The two clippers were built on Cinecitta's harbor/water tank set. A 30‘x40' Ultrabounce was suspended between the two clippers from a 90-meter crane, and one of the lighting units employed was the giant softbox (glowing at left) designed by key grip J. Patrick Daily and gaffer Jim Tynes.

Daily and Tynes’ creation was a 25-square-foot softbox that held 12 to 15 12-light Maxi-Brutes aimed through light gridcloth; the entire box was wrapped with Ultrabounce to contain spill. The softbox was suspended from a 220-ton DiMag crane with a 93-meter reach. "The set was so enormous that we needed something to separate the rooftops, and by moving the giant softbox around the set we could maintain a consistent three-quarter backlight," Daily explains. "It weighed about 4,000 pounds, and we needed two cranes to move it — one would hop it over one row of buildings, and then the other would pick it up and hop it over the other row. We had to plan with military precision, because once it was in place the only flexibility we had was what we could get by swinging the crane arm around. Moving the softbox to the opposite side of the set — not to mention setting up the electrical service that had to go with it — took a lot of time. Fortunately, Michael and Marty have such a good relationship that Michael knows where the camera will be looking well in advance of the shooting day, so we always knew where the softbox needed to be."

Another source for night scenes were dozens of period streetlamps, which had been rigged for electricity and gas while the set was built. "All of the necessary cabling was run under the streets and sidewalks months before principal photography started," says Tynes, who joined Daily for one week of "preliminary prep" at Cinecittà in June of 2000. It was during that week that the two hired their Italian counterparts, gaffers Patrick and Alex Bramucci and key grip Tommaso Mele. "We weren’t sure that far in advance how we’d be approaching some situations, so all of the streetlamps were outfitted with electric and rigged with gas lines to a real gas burner," Tynes continues. "We put a 2K CYX bulb inside each lamp and put a 5K bulb on the backside of each lamp; each bulb was attached to its own dimmer. The 5Ks worked the large, expansive backgrounds – they could slash the buildings and slash the people – and they were flagged and isolated so you couldn’t see the light from the front. We usually dimmed the 2K bulbs down to 30 or 40 percent so they’d have a rich orange glow, which was very close to the feeling of gaslight. We actually only used gas in the lamps a couple of times, notably after the riot sequences, when cannon fire from the harbor has broken some of the lamps. We had open flame coming out of a few lamps, like a gas-fire explosion, which we played scenes against."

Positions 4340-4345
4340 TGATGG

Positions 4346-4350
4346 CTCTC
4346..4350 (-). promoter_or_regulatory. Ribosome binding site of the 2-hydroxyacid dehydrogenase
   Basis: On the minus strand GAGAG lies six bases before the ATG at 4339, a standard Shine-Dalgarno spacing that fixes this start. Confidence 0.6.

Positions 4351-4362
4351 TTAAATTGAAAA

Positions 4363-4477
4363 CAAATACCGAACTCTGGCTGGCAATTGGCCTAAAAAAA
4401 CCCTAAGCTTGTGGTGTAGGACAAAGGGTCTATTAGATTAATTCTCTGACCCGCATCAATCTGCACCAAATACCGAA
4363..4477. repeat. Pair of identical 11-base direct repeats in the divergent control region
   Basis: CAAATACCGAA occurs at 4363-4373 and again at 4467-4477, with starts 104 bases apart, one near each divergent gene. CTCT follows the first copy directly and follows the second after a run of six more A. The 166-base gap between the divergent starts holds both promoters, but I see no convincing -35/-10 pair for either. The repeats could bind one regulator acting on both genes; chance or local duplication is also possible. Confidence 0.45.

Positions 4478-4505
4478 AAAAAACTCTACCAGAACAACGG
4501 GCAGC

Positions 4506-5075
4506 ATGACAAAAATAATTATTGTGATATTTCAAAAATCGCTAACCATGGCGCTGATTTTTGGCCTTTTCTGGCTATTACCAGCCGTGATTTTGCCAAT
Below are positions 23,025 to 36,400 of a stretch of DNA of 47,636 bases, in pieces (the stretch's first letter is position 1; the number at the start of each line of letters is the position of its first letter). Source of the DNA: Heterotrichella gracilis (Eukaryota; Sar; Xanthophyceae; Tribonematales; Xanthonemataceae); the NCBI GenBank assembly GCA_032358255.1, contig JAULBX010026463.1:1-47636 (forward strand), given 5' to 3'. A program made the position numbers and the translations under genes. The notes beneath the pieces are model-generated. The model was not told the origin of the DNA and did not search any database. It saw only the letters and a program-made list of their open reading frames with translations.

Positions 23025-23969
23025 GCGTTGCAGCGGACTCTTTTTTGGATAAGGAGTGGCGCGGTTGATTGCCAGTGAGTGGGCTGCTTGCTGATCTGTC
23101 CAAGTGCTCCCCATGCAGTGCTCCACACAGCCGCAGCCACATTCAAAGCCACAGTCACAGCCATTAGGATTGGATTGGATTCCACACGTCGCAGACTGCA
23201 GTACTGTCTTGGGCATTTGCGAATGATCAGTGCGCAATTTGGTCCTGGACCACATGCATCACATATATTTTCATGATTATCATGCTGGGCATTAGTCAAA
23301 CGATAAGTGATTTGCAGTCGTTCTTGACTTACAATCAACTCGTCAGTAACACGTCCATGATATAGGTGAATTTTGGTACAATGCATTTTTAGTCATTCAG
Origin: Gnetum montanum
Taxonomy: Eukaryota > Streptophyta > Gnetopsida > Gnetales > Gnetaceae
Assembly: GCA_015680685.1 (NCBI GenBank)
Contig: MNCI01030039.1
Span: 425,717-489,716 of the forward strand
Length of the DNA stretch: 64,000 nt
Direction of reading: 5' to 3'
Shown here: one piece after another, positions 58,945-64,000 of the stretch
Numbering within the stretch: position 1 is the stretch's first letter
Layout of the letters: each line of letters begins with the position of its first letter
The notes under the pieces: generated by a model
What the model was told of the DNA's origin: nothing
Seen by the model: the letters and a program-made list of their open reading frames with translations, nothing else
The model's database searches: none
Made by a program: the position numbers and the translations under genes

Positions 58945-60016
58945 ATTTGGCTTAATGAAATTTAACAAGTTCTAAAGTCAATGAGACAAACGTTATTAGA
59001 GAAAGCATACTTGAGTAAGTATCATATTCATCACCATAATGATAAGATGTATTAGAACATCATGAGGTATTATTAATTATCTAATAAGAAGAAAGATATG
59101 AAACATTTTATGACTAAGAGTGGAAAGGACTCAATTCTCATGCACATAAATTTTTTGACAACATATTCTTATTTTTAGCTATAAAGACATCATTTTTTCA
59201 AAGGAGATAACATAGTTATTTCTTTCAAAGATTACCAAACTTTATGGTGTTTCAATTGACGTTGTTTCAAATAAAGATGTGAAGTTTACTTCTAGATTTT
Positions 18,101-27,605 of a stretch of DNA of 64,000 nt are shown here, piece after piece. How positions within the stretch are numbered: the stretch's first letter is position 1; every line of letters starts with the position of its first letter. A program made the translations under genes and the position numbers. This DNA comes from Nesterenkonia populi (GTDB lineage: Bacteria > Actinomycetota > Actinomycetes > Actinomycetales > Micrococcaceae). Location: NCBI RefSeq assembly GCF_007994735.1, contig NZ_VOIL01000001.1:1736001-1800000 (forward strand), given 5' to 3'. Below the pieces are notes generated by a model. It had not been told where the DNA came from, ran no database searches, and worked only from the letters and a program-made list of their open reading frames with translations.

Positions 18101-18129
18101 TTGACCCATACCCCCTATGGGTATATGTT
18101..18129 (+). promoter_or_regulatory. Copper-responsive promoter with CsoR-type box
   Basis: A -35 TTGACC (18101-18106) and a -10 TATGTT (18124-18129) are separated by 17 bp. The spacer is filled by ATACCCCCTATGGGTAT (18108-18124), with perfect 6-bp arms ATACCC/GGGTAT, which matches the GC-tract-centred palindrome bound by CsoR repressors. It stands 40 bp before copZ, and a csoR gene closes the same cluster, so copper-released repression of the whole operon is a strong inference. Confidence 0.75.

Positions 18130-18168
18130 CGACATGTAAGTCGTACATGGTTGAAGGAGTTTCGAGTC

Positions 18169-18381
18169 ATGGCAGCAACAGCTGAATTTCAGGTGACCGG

Camera operator Andrew Rowlands captures the fire brigade in action from a Giraffe Crane. This shot shows Tynes and Daily's 25- square-foot softbox, which was the main source on the film's numerous night exteriors

In keeping with the period, interior lighting had to suggest firelight, torchlight and candlelight. "Interior light was always soft and warm, and by attaching the lights to flickerboxes we could keep the light moving, which is an effect I like a lot," Ballhaus says. Tynes often lit interiors by bouncing 10Ks and 5Ks that were on flickerboxes and gelled with full CTO. "We went for the higher-wattage units because I’ve found that the filaments of 10K and 5K lamps behave differently on the flickerbox than the filaments of smaller units," says the gaffer, who first teamed larger units with flickerboxes while working with Ballhaus on Bram Stoker’s Dracula (AC Nov. ’92). "With a larger light, the flickerbox has a slower attack and slower decay as the filament is turned on and off; it takes a while to come up and cool down, so you can shape the firelight effect a certain way. You can shape a Par light or something else with a relatively fast filament, too, but it requires a lot more finessing to make it believable. If you have room in your set to deal with a larger unit, you’ll end up with more believable firelight."